I now also have a super fast, bare bones method of assembling and editing videos, so I am able to publish them in rather prolific quantities. I’ve fumbled with making semi-professional quality videos that take longer swaths of time to put together, but the additional benefits were not there. A rough video about an intriguing topic seems to get as many, if not more, views/ likes/ ad clicks as one that is more nicely produced. Raw and real videos is what Youtube is for, one of the main benefits of the medium is that it’s a way to see the world in a way that’s not shown in the prim and posh “professional” media. If someone wanted polished, over-produced video content they would watch the Travel Channel, not me talking to myself on Youtube. The videos that I make are about real life and this should look real.
Another reason for the increased attention that I’ve been putting into videos is that, on average, a video will make five fold what a blog post does and takes five fold less time to produce. Though Vagabond Journey will not become a vlog anytime soon. There is far more that you can do with writing that you can’t do in video, and vice versa. A blog is a form of media that combines the written word, photos, and video, and a solid one will have all three in equal doses.
I now have a stockpile of videos from China, Taiwan, and Southeast Asia that I’ve been frantically publishing. It’s to the point that I think I could start publishing a video post per day on Vagabond Journey. I like these kinds of posts as they don’t only contain a video — which shows a rawer, more sensual take on travel — but also provide text which explains in a little more detail about what is going on behind the camera, as well as some additional information about the topic of what was filmed.
Next month I should be going to the Philippines, another country that I haven’t been to before. I am currently planning some projects, so if you want to know something in particular about the Philippines, let me know.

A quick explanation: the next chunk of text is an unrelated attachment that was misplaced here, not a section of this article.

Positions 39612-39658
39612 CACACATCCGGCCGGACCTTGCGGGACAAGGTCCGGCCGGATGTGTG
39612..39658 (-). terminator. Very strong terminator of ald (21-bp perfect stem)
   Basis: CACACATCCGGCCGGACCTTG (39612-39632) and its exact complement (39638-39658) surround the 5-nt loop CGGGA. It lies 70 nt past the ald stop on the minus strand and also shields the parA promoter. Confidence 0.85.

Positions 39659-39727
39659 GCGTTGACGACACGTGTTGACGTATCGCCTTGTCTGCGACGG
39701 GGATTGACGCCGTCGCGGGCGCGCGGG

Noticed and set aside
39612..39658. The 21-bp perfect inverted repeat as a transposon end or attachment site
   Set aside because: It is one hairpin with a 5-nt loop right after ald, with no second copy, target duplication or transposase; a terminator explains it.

As for the rest of the team:
Lawrence Hamilton is currently in Kaifeng, China. I have not met him yet, but would like to. He’s across the country from me, a long, long way away, so it’s not a quick jump between us.
David Fegan is traveling through Bolivia now, on his way north to Peru.
Michael Britton is still recovering from being caught in the floods in Kashmir and being relocated by the Indian military. It sounds as if it was a rather uncomfortable situation. He’s been in Pokhara “not really doing much of anything.” After an experience like he just had a little nothing time is probably more than warranted. He says he’s going to get back at it soon and will tell us of the tragic ordeal in Kashmir.
Tristan Hicks has taken a job teaching at a university in South Korea. I haven’t heard much from him other than that he is incredibly busy with the work of travel — visas, apartments, and stuff. But he did say that he’s learning to sail. I’m still awaiting his story about busting a notorious conman in Bangkok, and I’m very interested to hear more about his experiences teaching in Korea.
We have a new team member: Lisa Hamilton. She’s base in Australia and is prepped to write about the odd aspects of food and culture there. Look for her first posts coming soon.
That’s it for now. Thanks for reading.
Next post: The Effects of Native Bilingualism